First some additional facts: You can display numbers from -(2^(n-1)-1) till (2^(n-1)-1). If you look closely at those numbers, you may see: That is one number too fewer, than you would expect. 2*(2^(n-1))+ 1 (for the zero) is only (2^n)-1. So where is the additional number? The explanation is: There are two zeros. By definition not only 0...0 is zero, but also 1...1. This is pretty obvious, as a negative number is defined as the number with all bits negated. So -0 is 1...1, it would be really bad, if this would be for example -1, as the following thing would not work: 5 + (-(3-3)), which is 5, but would be 4.
This double zero may look like a nice feature, but one which does no harm. But look closer! Your numbers now look like ...,-3,-2,-1,0,0,+1,+2,+3,... . This makes calculations a bit more complicated than for the two's complement. Example:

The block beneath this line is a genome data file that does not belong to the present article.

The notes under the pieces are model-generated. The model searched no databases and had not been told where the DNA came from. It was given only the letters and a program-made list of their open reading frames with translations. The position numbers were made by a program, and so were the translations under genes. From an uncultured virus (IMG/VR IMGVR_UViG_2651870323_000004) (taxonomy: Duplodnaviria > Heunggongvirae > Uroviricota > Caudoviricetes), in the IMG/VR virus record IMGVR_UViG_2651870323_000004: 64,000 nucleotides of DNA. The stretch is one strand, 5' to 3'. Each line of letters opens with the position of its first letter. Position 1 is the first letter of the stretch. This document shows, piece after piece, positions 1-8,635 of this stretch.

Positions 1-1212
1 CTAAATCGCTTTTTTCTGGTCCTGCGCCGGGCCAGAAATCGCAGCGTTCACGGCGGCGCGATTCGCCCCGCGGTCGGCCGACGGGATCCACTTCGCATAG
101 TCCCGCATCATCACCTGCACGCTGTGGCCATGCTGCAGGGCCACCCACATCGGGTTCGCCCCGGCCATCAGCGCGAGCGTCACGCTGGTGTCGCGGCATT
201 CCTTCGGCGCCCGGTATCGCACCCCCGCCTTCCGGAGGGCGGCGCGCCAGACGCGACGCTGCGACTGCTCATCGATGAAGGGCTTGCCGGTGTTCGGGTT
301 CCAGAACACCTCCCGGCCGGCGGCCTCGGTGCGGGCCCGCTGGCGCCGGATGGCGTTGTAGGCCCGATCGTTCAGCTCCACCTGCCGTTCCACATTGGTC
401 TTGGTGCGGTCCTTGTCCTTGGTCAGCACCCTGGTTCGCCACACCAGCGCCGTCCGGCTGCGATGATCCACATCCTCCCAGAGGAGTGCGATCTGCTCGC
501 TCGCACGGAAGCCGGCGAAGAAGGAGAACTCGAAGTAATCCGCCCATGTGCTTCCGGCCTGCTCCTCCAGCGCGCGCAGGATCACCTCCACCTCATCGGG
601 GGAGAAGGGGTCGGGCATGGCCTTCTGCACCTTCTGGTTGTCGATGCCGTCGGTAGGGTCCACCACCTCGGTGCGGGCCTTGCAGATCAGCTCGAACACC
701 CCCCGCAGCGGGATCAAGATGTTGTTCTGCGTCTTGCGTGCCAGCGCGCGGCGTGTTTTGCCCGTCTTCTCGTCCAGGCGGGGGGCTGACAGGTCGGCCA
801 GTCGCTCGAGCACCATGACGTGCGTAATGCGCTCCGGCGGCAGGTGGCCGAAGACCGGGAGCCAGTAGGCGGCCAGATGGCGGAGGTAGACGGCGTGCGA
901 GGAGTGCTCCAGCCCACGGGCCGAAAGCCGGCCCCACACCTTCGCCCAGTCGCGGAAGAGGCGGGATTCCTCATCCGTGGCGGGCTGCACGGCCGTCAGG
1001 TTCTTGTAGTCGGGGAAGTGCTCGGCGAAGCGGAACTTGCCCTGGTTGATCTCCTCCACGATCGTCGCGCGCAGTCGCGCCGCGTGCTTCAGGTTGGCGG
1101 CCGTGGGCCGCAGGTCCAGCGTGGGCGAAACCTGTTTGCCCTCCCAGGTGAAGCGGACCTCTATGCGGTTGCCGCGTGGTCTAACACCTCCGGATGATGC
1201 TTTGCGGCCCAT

a = 5, b = -2
a = 0101, b = 1101
a + b = 10010
Doing the same as for the two's complement,reducing to 4 bits, we get 0010. But 0010=2, that's not what we wanted. The reason are the two zeros. Normally you have 4, 3, 2, 1, 0, -1 between a and b, that are 6 numbers, here we have 4, 3, 2, 1, 0, 0, -1, that are seven numbers. To handle this problem one mods the result with (2^n)-1 (which is 1...1). 10010 mod 1111 = 0011.